Open Access – Books & Journals

[This post is a reply to a reader’s question, “What about books?”]

Discussions related to Open Access often focus on journals, but as one thesis reader has asked me, what about books? Open Access is about removing the price barriers to peer reviewed academic research, whether it be book, journal article, or whatever else. The peer review system for book publishing is different than that of a journal, but anthro books are still considered “quality research” that should be disseminated. Charging $20-100 for a book is still a significant barrier for many libraries. As one teacher commented, a really good anthropology book will sell about 1000 copies.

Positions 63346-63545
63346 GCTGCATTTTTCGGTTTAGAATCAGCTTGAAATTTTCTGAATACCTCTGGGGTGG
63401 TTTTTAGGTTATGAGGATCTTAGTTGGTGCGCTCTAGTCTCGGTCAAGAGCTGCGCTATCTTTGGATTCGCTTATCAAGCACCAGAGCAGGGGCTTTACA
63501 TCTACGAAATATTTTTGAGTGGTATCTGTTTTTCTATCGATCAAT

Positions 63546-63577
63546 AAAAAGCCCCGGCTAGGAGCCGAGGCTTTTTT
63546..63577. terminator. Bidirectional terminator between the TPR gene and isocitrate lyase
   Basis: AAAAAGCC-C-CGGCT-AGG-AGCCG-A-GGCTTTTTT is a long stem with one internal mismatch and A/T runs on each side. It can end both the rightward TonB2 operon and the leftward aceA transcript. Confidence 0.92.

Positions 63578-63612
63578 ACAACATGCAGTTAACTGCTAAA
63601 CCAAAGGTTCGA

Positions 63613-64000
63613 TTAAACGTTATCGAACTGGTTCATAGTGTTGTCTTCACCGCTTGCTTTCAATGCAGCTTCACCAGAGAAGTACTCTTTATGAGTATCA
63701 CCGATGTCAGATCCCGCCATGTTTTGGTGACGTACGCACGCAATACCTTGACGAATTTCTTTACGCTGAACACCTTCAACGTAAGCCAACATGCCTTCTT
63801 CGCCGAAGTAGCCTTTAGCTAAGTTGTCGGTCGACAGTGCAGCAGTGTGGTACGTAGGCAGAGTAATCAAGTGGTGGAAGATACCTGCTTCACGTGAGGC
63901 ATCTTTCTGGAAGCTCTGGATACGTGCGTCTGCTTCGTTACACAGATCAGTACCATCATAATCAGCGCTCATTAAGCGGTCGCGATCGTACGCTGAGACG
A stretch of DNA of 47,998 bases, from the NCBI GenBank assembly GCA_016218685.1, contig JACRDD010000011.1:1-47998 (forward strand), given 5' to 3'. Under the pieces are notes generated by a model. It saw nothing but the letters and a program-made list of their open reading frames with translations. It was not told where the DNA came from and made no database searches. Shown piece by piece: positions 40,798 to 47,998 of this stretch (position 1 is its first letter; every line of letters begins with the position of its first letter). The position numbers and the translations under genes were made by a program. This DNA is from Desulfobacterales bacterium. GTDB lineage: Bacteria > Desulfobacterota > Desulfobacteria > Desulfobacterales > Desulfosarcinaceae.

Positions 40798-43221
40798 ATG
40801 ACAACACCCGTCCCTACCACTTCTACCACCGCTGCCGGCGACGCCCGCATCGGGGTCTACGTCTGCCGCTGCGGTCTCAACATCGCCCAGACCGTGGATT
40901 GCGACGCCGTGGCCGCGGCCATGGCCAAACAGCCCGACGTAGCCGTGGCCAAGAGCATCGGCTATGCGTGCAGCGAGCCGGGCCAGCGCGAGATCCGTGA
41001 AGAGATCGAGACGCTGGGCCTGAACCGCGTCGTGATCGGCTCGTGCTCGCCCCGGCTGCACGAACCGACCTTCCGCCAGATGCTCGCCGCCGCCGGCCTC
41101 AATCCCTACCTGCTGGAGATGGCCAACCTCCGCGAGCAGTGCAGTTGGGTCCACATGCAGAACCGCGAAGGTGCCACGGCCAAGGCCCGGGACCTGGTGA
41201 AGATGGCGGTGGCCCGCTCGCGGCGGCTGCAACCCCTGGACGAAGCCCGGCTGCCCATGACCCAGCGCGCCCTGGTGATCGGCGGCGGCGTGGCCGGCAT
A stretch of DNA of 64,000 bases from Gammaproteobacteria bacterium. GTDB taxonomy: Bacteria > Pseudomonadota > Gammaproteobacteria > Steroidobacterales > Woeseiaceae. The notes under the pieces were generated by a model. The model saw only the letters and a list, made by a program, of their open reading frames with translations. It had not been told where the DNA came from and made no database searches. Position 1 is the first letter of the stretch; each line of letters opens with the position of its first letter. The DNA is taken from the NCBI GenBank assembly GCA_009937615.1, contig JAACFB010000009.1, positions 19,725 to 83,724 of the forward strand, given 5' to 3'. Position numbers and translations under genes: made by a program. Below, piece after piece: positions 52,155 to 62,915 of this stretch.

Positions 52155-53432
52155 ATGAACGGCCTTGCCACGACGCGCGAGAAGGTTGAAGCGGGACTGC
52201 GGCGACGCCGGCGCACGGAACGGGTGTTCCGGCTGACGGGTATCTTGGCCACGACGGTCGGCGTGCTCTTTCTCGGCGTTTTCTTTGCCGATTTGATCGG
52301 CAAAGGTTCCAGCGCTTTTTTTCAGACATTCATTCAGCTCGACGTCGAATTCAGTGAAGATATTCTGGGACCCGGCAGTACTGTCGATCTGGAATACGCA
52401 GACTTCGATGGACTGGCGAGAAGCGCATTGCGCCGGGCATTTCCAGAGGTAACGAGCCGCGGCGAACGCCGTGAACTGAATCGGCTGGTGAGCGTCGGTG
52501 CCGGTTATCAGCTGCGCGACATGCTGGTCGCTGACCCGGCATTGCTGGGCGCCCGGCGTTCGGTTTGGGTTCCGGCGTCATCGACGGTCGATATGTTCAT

So if the books were cheaper, would they be disseminated and read more? Would more copies end up being distributed? Maybe! Should academics be concerned about the dissemination of their work? Is it okay for people to try and make money off your research at the expense of researchers having easy access to it? So to be clear, the same OA arguments apply to books and journals.

But there are some interesting particularities to look at. For example Google Books makes it simple to read and scan through millions of expensive published academic books. It lets you read a portion of the text, which is plenty for scholars to decide if they would benefit from purchasing or borrowing the book. In this way Google Books improves the visibility of academic work published in book form, while still demanding that people and libraries pay to read it. To answer a readers question, since people still need to pay to get full access, Google Books is not a form of Open Access publishing.